I often get asked about children who have learnt how to say a new sound, but don’t use it when they are talking. This can seem frustrating, but actually this is a huge step.
There are a couple of reasons why this can happen.
Firstly, he might not really hear or recognise his own errors when he is talking, so he doesn’t realise that he has said the word incorrectly. It is often easier to notice errors when someone else is talking, than it is to notice your own. I’m sure we have all had the experience of discovering that we didn’t say quite what we thought we had!
Secondly, it is very likely that the sound is still more effortful for him to say than what he was saying before. He can say it, but he still needs to think about it quite hard. It’s really hard work to do this all the time, so he only tends to do it if someone reminds him.
Often a block of speech and language therapy sessions will end when a child is able to say the target sound in words. Some work may be done on phrase and sentence level, but often the skill of generalisation is left for parents and schools to do. And in many ways, this is the best place for it to happen, as everyday conversation is now where the problem is.
Here are a few tips for helping a child to use their new sound in conversation.
- Make sure they are able to say the sound in structured sentences to begin with. Get some pictures of words with the target sound in. You could make your own, or check out our shop where we have packs for several speech sounds. Play games with the pictures and before they take a turn in the game, ask your child to make up a sentence with the word in. You can find lots of game ideas here.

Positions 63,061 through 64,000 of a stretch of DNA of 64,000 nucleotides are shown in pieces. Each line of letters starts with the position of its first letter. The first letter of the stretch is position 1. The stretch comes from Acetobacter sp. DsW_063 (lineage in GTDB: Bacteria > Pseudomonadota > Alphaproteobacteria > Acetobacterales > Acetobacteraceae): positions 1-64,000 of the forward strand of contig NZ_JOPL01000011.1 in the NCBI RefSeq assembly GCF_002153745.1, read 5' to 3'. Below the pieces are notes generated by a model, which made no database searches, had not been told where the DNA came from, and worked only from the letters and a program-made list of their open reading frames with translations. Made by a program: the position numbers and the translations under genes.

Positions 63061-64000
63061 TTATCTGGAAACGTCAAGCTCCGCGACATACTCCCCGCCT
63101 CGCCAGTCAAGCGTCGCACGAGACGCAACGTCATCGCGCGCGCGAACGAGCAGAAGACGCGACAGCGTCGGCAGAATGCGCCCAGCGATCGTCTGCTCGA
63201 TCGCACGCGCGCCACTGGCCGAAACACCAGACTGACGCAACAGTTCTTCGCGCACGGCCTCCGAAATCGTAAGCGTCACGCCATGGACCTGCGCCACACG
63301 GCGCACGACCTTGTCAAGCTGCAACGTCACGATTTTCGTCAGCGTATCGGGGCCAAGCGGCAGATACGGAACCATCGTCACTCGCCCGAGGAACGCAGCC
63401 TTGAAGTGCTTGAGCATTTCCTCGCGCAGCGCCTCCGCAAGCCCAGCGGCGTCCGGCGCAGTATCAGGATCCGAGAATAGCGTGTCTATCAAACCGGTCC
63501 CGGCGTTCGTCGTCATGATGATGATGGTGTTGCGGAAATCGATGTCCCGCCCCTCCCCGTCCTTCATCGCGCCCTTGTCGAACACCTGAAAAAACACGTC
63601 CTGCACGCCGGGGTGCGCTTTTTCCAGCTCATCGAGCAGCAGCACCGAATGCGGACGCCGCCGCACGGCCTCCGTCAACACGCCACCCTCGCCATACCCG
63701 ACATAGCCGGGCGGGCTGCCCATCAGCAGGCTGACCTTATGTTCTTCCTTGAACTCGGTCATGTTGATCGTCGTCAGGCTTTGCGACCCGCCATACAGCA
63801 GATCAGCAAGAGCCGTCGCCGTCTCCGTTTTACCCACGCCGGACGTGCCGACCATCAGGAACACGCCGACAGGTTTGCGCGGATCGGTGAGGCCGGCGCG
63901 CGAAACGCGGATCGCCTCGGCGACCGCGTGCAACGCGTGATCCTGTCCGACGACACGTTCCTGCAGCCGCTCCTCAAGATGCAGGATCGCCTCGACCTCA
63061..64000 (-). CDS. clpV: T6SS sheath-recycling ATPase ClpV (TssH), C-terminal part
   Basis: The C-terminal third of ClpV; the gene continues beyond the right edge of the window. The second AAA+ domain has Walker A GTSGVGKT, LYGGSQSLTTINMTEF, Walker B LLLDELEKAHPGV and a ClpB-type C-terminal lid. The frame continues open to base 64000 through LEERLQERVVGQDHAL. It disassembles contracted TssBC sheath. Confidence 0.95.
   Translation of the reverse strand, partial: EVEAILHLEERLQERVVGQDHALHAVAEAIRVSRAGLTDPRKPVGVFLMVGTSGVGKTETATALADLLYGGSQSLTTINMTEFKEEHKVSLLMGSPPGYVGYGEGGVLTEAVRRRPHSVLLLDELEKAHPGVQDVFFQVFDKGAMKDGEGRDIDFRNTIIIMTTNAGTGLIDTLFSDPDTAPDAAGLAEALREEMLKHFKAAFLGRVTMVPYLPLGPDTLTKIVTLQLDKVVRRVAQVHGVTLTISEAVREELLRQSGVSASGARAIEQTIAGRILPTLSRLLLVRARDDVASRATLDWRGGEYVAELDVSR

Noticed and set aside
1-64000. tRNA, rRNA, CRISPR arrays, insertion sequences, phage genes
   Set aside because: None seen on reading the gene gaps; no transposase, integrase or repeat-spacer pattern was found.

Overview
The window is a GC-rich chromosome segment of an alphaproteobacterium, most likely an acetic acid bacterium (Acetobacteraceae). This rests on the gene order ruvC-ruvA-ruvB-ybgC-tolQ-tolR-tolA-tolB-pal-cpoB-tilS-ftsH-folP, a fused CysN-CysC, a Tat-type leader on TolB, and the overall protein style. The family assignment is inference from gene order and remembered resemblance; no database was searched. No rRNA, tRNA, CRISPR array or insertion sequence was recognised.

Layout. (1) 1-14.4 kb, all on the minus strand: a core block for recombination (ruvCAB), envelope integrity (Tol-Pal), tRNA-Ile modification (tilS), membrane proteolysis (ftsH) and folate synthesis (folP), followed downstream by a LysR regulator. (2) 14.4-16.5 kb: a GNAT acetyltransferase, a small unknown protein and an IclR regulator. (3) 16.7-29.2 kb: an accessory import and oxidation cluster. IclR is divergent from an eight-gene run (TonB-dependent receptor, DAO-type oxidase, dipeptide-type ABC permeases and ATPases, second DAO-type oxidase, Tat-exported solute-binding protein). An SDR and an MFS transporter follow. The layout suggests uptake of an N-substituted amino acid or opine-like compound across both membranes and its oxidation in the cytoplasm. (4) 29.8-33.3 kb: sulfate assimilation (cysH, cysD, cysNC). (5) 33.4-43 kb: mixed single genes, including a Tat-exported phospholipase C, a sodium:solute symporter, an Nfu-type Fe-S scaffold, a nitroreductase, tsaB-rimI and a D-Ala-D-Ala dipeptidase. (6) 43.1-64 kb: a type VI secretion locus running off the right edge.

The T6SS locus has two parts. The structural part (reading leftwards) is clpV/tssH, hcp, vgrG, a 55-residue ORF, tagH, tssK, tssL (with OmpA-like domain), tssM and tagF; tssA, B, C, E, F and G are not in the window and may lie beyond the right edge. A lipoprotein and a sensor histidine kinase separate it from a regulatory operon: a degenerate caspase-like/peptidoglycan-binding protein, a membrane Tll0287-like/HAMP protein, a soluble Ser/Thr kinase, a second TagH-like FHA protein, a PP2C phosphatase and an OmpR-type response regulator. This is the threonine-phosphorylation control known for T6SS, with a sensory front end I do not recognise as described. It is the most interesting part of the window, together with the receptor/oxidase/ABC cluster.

- Make up stories using your picture cards. Put a pile of pictures face down on the table and take turns to turn one over, and add a sentence to a story.
- Try having a word of the day. Choose a word with the target sound in. Make sure it is one that is likely to come up (for example, car might be more useful than koala!) Set your child a challenge to try and say that particular word correctly all day. If they struggle, prompt and remind them but only on that one word. If your child can choose their own word, then so much the better!
- Try focusing on the sound for just 5 minutes a day. Sit and chat to your child about anything, but let them know that in those 5 minutes you are going to see how many times you can hear them say their new sound correctly. Give them a point for each correct sound you hear. See if they can beat their score the next day.
- With able readers, reading aloud can be a useful activity to practise a new sound. If they find it difficult, it can be useful to look through the passage first and highlight the sound when it occurs to help them remember. NB This is not necessarily as easy as it first sounds. Remember that we are talking about sounds not spelling. So if you are working on c, you wouldn’t need to highlight the word ceiling, but if you are working on s, you would! See if they can spot the tricky ones as they go through!
Finally, remember that it will take time. Keep prompting and reminding them, and praising them when they get it right. Don’t overdo it either though – make sure they have plenty of time to talk freely without being picked up on their sounds too!
If you want more information on how to help a child with speech sounds, click the box at the bottom of this post to join our mailing list. You’ll receive a free e-book about supporting a child with speech sound difficulties.
Also, if you still want to know more about how to help a child to say a new sound check out our online course. This course will take you by the hand through the whole process of teaching a new sound from start to finish and give you lots of tools and resources to help your child through their speech therapy.
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